6 Obvious Signs of Gluten Intolerance That Everyone Ignores
The word "gluten" has become an extremely overused and sensationalized buzzword in the past few years, but gluten intolerance isn't just a fad.
Contrary to popular belief, gluten intolerance isn't a food allergy and does not mean you have celiac disease. However, gluten intolerance is just a condition in your guy, and it can have a serious negative impact on your overall well-being and lifestyle.
Some 55 diseases now have been linked to gluten, which is a protein found in wheat, rye and barley. It's been said that most people are gluten intolerant at some level or another. About 15% of the U.S. population is strictly gluten intolerant.
People who are extremely sensitive to the protein known as gluten, which is found in rye, barley, and wheat, can have reactions, possibly extreme, after ingesting the protein.
The symptoms that follow this intolerance can result in depression, fatigue, joint pain, gastrointestinal issues, and more. Here are six symptoms that could indicate that you might very possibly have an intolerance to gluten.
1. Constant Headaches or Migraines
If you experience headaches or extreme migraines that leave you completely debilitated, you may have an intolerance to gluten.
Interestingly enough, migraines are very common in people who suffer from gluten-intolerance. These headaches can be pretty severe so you should give yourself the chance to recover if you ever experience them.
They can also be signs of dehydration and other disorders. See a physician if your headaches don't stop.
2. Mouth Problems
People who have an intolerance to gluten may also suffer from "aphthous stomatitis", which is a condition in which you constantly experience mouth ulcers as well as canker sores.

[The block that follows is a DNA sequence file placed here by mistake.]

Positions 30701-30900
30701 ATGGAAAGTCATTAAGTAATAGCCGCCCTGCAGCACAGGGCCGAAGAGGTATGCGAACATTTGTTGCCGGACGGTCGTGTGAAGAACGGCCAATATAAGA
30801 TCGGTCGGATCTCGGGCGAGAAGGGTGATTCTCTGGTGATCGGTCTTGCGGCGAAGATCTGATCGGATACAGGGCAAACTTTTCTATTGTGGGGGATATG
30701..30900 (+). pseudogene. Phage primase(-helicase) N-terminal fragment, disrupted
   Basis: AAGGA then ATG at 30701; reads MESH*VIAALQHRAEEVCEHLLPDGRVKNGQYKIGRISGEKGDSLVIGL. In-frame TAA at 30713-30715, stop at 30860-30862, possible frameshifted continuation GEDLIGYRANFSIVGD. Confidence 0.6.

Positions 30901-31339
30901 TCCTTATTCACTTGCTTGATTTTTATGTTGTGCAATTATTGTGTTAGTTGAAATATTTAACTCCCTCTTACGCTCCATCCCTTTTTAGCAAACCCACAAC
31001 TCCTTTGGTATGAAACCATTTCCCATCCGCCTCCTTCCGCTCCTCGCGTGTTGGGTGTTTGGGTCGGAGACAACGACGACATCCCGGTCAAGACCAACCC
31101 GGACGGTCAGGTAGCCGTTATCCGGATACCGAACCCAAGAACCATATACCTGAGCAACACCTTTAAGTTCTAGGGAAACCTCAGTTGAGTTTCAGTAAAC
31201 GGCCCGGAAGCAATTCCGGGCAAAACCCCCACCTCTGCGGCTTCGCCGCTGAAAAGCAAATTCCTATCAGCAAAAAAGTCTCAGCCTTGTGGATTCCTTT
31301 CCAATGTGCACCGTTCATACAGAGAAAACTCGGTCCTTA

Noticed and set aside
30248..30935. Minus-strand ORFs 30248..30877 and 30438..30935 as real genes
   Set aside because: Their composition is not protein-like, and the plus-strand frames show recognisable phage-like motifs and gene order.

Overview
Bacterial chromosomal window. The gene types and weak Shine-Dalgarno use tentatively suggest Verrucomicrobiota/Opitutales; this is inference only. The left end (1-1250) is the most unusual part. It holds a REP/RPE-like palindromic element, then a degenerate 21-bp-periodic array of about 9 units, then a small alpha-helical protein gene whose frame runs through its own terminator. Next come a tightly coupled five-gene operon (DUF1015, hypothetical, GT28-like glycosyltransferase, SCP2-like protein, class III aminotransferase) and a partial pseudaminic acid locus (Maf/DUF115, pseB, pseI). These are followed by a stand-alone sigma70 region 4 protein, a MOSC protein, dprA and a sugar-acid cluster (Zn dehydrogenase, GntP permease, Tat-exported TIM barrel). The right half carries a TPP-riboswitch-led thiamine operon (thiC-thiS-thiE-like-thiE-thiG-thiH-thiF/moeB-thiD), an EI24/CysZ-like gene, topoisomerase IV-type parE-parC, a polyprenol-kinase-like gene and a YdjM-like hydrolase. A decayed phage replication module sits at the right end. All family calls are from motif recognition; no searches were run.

Additionally, due to malabsorption, people who are intolerant to gluten have a much harder time keeping their teeth healthy since they no doubt have very low levels of calcium.
3. Sudden Weight Gain
One of the symptoms that has left a majority of the gluten-intolerant community baffled is the unexplained, sudden weight gain they experience.
Normally, weight gain in people who are gluten-intolerant could result from two things: 1) they have systemic inflammation, which was triggered by gluten, or 2) malabsorption and gut permeability, which are two side-effects of being gluten-intolerant.
4. Unstable Immune Functionality
When one of your IgA antibodies is sensitive or intolerant to gluten, the counteracting effect on your immune system is essentially what causes your immune functionality to become unstable or abnormal.
These antibodies are your body's main defense against the flu, colds, and various other illnesses.
Gas, diarrhea, bloating, and constipation that persists seemingly without cause is one of the most obvious signs. Constipation is a common sign of gluten intolerance in children.
5. Experiencing Brain Fog
People who are gluten-intolerant have very interesting cases of experiencing brain fog, a subtle symptom.
A variety of things can trigger this reaction, however, the scientific belief of this symptom is that the abnormal activity to gluten in your IgG is the reason for any diminished cognitive functionality.
Dizziness and feeling off balance is yet another sign of gluten intolerance.
6. Constant Fatigue/Exhaustion
Experiencing constant fatigue or exhaustion could be related to the side-effects of brain fog.
However, most research believes this is because people who are intolerant to gluten have very little energy levels on reserve for their bodies to begin with.
Chronic fatigue can be caused by something as easy to fix as dehydration and as severe as HIV. If you have chronic fatigue, see a doctor about it.
Fatigue, brain fog, and feeling tired especially after meals that contain gluten are another clear indicator.
If you suffer from any of these, especially if it's multiple, you could be gluten intolerant. If you think you're gluten intolerant, don't try to self-diagnose.
Visit your doctor and get tested for wheat allergies and gluten intolerance. Also note that after you remove gluten from your diet, it can take months or years until it works out of your system.